The Court then asked about the sequence of events after the Madras High Court reversed the trial Court’s acquittal. Senior Advocate P. Wilson narrated that as per the Supreme Court’s judgement in Lily Thomas v Union of India (2013) and Section 8 of ROPA, Ponmudy had resigned soon after the High Court’s decision. After that, the Chief Minister alloted that portfolio to another Minister. “We want him back as a Higher Education Minister,” as he is the “most experienced person in the Cabinet.”

CJI Chandrachud noted that the “only request” then, was to reassign Ponmudy his previous position and not to have him take oath again as the Court’s stay order restored his position as an MLA. Wilson explained that as per the decision in Lily Thomas, even Rahul Gandhi was not required to be sworn in again.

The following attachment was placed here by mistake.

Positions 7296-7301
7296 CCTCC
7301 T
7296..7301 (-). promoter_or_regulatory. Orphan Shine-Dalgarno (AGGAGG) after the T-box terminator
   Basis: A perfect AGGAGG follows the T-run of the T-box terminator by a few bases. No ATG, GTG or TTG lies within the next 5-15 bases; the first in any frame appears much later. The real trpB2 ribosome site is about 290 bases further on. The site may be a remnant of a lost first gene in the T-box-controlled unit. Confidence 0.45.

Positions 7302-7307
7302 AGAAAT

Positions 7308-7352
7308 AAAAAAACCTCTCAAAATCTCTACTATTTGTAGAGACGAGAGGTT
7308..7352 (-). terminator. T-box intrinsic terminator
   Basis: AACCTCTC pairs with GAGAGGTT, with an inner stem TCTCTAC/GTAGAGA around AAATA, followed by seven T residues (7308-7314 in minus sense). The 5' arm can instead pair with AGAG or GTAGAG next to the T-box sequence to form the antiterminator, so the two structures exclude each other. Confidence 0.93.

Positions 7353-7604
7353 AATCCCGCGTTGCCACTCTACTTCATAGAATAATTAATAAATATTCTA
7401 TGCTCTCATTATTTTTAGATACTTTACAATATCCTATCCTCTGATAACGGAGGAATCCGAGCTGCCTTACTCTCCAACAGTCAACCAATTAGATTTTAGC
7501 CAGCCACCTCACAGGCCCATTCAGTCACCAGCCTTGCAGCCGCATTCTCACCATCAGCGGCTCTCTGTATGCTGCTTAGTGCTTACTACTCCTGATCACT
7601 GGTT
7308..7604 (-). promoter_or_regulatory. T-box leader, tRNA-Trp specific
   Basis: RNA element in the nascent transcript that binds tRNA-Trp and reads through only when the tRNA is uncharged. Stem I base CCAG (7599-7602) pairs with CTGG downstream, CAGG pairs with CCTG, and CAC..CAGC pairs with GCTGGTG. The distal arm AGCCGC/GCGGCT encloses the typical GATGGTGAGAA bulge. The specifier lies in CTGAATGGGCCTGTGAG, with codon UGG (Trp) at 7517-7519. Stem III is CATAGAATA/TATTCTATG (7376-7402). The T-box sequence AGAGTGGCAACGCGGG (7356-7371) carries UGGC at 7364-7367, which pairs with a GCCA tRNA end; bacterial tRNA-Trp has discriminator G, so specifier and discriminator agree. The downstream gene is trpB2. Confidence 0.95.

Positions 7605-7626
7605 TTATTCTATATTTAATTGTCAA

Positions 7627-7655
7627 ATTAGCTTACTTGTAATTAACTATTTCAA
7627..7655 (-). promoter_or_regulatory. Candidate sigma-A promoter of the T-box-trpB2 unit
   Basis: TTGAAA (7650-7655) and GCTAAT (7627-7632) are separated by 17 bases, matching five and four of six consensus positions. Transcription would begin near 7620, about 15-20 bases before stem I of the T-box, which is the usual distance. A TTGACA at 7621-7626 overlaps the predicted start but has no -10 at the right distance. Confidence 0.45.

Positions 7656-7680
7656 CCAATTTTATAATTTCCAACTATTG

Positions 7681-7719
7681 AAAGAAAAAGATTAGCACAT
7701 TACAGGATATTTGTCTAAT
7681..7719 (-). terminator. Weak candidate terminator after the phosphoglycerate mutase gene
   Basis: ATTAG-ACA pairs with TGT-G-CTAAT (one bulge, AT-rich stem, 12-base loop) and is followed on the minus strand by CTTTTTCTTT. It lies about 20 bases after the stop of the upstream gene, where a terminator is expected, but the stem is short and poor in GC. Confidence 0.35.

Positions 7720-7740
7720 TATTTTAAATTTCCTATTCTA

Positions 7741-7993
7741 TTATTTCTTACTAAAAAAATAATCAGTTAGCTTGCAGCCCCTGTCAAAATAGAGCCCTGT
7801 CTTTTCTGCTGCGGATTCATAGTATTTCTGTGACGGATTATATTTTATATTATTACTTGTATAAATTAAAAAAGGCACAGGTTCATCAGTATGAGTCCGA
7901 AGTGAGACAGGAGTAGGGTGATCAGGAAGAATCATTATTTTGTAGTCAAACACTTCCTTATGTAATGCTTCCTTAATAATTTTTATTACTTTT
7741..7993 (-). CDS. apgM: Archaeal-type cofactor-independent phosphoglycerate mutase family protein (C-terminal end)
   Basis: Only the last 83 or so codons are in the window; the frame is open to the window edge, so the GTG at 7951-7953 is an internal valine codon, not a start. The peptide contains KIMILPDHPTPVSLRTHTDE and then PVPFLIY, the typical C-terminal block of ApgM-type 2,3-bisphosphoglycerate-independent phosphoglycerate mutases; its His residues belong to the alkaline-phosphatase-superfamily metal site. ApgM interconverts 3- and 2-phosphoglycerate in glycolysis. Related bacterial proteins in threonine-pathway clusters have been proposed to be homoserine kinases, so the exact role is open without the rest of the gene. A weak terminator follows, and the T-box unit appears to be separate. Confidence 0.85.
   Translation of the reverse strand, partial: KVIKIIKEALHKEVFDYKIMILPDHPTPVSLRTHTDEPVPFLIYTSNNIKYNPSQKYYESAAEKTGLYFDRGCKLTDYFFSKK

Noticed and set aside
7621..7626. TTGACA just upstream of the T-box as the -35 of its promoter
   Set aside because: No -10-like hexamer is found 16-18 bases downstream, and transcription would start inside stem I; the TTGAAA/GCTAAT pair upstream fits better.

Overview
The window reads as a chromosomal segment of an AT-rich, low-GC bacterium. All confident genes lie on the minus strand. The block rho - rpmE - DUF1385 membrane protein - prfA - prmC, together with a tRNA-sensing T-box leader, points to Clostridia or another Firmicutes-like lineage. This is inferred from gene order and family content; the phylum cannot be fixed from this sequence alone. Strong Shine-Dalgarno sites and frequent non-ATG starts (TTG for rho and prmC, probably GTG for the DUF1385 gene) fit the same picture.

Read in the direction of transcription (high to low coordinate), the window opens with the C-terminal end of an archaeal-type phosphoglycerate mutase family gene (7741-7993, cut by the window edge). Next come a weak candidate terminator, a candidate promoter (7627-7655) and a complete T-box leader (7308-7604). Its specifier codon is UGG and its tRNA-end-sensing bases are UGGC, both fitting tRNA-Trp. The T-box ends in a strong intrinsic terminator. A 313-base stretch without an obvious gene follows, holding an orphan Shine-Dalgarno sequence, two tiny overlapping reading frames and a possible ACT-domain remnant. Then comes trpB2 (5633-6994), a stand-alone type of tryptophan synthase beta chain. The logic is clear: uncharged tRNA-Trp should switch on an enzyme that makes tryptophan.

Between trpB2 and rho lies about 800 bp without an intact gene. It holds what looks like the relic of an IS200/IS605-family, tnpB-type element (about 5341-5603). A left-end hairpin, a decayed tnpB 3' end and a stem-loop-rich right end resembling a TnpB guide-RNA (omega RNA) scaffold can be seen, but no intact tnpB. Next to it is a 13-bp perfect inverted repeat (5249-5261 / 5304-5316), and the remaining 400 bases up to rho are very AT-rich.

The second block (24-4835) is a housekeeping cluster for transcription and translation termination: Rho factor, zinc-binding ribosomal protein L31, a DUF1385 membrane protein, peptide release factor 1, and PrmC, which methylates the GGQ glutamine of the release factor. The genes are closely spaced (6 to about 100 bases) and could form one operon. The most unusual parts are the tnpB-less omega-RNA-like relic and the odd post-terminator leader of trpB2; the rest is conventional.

Attorney General: Due process has to be followed in the Supreme Court

The Attorney General, while insisting that he will make substantial arguments tomorrow, raised a technical irregularity in the case. He argued that an Interlocutory Application had been filed in an “entirely unconnected” Writ Petition. The main case, he said, concerned the Governor’s power to withhold consent for the passing of Bills under Article 200 of the Constitution. “There has to be some due process,” he said. The Tamil Nadu government cannot approach the Court saying their fundamental right has been violated, attracting Article 32. The Chief asked: “What if they had filed a separate suit?” The Attorney General answered that they could use that procedure, but he had “serious objections” to claiming a fundamental right violation.